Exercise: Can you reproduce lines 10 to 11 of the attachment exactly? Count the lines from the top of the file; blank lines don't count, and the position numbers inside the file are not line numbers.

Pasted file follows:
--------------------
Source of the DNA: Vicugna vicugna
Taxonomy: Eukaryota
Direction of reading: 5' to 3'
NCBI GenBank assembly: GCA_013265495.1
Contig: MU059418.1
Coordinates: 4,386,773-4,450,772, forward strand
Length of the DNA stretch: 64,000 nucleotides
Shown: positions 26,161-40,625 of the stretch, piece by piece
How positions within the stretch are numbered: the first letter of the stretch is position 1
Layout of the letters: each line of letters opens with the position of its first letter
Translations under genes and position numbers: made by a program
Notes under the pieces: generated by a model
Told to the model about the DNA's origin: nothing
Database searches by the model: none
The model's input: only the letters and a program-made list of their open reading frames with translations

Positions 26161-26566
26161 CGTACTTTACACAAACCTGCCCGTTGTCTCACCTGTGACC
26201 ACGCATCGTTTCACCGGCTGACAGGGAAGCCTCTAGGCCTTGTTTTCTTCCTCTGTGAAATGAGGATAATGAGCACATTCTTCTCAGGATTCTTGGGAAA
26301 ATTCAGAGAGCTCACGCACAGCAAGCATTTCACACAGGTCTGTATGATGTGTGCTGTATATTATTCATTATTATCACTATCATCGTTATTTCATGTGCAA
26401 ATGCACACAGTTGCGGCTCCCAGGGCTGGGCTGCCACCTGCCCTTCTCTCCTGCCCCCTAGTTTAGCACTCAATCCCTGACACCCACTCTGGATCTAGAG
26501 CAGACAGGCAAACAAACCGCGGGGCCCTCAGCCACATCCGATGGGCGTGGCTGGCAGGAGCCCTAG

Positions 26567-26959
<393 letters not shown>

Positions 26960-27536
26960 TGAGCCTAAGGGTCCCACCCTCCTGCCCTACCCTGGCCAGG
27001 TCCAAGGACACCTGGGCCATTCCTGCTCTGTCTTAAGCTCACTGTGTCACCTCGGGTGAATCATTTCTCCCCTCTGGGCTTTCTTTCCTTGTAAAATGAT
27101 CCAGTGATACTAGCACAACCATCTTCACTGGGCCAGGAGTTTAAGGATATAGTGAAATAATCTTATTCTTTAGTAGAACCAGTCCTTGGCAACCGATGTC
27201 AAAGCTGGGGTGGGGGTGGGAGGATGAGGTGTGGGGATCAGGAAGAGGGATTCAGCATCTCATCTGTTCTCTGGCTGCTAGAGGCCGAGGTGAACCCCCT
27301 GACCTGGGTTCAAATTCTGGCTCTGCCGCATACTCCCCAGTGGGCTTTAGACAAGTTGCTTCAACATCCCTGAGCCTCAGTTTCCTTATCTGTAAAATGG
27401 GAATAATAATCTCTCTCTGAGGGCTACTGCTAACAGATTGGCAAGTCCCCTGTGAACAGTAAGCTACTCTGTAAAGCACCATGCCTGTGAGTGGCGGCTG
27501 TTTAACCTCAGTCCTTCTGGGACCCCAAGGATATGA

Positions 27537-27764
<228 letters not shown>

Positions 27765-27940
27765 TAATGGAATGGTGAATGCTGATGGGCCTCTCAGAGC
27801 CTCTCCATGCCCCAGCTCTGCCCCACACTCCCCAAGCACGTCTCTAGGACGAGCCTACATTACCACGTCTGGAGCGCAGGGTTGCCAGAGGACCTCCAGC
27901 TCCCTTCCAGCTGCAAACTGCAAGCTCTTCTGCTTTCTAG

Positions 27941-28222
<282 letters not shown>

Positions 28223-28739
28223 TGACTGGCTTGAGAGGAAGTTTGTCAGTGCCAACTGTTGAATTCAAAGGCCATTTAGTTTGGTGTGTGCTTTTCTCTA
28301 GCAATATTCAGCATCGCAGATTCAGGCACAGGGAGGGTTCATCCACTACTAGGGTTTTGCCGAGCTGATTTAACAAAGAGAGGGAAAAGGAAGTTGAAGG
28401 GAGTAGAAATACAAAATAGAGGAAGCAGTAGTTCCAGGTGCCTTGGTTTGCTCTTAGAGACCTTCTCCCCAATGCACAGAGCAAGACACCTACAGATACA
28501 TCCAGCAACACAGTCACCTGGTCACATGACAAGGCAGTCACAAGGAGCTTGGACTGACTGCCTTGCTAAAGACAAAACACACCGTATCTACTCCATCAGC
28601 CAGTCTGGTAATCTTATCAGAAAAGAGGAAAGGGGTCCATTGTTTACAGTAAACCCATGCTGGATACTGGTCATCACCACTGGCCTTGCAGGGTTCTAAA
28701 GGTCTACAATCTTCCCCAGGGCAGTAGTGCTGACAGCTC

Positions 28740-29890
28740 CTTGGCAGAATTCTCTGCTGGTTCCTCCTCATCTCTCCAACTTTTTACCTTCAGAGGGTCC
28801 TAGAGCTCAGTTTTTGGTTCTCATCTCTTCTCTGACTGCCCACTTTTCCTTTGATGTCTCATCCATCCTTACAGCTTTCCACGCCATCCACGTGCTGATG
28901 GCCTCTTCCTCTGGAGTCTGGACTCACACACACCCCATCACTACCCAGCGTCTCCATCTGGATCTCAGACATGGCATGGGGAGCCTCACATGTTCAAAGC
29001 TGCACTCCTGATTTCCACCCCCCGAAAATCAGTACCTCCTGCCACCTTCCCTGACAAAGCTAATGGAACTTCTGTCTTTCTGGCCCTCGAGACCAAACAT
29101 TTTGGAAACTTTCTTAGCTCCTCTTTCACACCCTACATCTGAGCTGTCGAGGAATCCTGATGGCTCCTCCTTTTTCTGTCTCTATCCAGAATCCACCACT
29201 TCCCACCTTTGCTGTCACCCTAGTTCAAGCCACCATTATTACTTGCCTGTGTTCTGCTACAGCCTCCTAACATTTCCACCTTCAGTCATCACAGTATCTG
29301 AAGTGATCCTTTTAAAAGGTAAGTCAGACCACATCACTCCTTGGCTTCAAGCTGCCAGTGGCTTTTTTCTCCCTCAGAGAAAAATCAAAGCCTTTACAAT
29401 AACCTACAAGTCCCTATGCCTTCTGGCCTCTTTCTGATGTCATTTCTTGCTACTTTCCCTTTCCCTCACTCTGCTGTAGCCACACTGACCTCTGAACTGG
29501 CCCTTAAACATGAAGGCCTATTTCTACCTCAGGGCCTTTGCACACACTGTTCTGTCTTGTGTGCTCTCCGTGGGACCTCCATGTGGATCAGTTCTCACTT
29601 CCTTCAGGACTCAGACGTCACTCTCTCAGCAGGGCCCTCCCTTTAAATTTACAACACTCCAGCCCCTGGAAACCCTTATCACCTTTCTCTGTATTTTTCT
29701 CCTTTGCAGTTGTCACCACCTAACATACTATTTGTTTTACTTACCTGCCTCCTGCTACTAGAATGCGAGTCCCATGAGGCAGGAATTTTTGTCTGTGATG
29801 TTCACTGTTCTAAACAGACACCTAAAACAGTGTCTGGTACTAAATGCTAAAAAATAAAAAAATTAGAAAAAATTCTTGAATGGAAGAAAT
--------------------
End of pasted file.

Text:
Layout of the letters: each line of letters opens with the position of its first letter
Translations under genes and position numbers: made by a program